The study gathered data on 1,226 people, including 587 with either type 1 or type 2 diabetes, and 639 without diabetes who served as controls.
Source: Choung RS, Locke GR, Schleck CD, Zinsmeister AR, Melton LJ, Talley NJ. Risk of gastroparesis in subjects with type 1 and 2 diabetes in the general population. Am J Gastroenterol. 2012 Jan;107(1):82-8. doi: 10.1038/ajg.2011.310. Epub 2011 Nov 15.
(January 31, 2012 – NPS Pharmaceuticals, Inc. announced that the FDA has accepted and filed for review the company's New Drug Application (NDA) for Gattex (teduglutide) for the treatment of adults with short bowel syndrome (SBS). Gattex works by regeneration of cells in the intestinal lining, slowing down transit through the gut and increasing blood flow, allowing for increased nutrient absorption. The acceptance of the Gattex NDA is the FDA’s determination that the application is sufficiently complete to permit a substantive review. More...
(January 2012) Looking for a way to help control gastroesophageal reflux (GERD) symptoms through lifestyle changes? A recent scientific study suggests that learning a simple breathing exercise may help.
Reflux is prevented by the lower esophageal sphincter (LES), which is surrounded by the diaphragm muscle. In a recent scientific study of 19 people who had active GERD without esophageal erosion, 10 were trained by a physical therapist to practice abdominal breathing exercises to strengthen the diaphragm muscle and 9 served as controls not doing breathing exercises. After one month, those doing the exercises reported an average improvement in quality of life, compared to the control group.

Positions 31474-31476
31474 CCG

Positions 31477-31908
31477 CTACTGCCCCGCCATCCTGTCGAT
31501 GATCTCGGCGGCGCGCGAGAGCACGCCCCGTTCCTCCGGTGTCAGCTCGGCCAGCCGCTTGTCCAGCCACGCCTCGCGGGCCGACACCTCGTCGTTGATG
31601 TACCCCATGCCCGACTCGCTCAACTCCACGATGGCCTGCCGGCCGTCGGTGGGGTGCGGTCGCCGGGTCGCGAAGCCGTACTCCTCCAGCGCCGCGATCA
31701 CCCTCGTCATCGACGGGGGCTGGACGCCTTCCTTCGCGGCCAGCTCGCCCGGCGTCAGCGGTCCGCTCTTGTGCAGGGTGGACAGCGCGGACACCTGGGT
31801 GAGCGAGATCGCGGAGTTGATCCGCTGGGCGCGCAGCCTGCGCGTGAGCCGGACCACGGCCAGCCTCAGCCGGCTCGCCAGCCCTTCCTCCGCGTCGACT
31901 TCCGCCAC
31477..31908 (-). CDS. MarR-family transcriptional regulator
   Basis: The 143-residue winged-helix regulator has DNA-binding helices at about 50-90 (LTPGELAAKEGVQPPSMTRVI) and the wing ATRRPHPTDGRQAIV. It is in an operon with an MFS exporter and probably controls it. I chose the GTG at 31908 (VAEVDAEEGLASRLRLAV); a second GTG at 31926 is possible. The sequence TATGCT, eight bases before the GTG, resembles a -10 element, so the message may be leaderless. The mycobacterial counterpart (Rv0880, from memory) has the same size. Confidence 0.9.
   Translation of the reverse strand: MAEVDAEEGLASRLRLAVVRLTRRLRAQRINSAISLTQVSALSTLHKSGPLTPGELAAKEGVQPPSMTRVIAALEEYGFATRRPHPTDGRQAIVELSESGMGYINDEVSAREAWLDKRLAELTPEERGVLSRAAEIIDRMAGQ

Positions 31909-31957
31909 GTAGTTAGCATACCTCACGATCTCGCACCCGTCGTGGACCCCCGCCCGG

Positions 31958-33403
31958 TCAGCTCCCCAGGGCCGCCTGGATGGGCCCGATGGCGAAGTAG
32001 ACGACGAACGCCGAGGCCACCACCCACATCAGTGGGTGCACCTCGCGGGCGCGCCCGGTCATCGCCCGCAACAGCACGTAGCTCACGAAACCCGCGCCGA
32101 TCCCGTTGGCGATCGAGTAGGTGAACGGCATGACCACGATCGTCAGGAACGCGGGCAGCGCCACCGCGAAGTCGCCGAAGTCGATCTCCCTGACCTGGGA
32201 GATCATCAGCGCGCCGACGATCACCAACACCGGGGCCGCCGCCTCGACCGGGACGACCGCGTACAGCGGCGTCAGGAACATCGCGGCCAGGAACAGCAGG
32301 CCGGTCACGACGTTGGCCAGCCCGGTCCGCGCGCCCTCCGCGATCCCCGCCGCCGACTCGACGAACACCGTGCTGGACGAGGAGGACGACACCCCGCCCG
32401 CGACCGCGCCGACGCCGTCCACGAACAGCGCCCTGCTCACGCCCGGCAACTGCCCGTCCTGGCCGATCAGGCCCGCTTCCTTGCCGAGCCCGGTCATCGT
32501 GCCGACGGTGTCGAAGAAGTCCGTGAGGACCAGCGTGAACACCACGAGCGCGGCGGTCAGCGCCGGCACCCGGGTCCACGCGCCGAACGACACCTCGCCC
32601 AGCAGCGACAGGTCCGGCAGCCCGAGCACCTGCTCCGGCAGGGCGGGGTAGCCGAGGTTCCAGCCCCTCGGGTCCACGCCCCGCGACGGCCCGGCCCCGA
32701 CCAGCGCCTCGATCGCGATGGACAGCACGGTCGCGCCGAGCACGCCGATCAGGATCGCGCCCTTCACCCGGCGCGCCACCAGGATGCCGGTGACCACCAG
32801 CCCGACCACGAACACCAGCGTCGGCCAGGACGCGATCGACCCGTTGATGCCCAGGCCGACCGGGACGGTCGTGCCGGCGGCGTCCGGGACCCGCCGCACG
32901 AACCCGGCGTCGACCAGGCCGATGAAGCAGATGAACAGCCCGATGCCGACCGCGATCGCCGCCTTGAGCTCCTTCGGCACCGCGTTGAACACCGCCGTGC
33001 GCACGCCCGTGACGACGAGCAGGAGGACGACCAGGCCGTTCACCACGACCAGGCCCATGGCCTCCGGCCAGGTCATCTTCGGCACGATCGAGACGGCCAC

For long-term follow-up, after one month, all 19 were invited to continue active breathing training and were further assessed regarding quality of life and medication usage. Eleven people continued practice of abdominal breathing for nine months. They reported improved quality of life and using less on-demand reflux medication. The 8 people who quit the breathing exercises reported no changes in quality of life or medication use.
The study was very small and limited, so further research is needed before we know if this is a generally effective treatment for people with GERD symptoms. The study participants who did not stick with the breathing exercises through the whole nine-month follow-up period gave a variety of reasons – some preferred to take medication, some said they were “too lazy,” some reported that they did not have the time, and some that they thought the training was “useless.” So you’ll need to be dedicated about practicing these techniques if you hope to see results.
Source: Eherer AJ, Netolitzky F, Högenauer C, et al. Positive effect of abdominal breathing exercise on gastroesophageal reflux disease: a randomized, controlled study. Am J Gastroenterol advance online publication 6 December 2011; doi: 10.1038/ajg.2011.420.
Want to try an abdominal breathing exercise for yourself? Follow the instructions below:
A Simple Breathing Technique
Typically, our breathing is either shallow and irregular (chest or thoracic breathing), or deep and regular (abdominal or diaphragmatic). Shallow chest breathing is often associated with tension. Deeper abdominal breathing, on the other hand, is associated with reduced tension and relaxation.
There are many breathing techniques that can be quickly and easily learned. While initially the positive effects are often subtle, benefits increase over time. Here is a simple breathing technique:
Notice your breathing gradually slowing, your body relaxing, and your mind calming as you practice this breathing technique.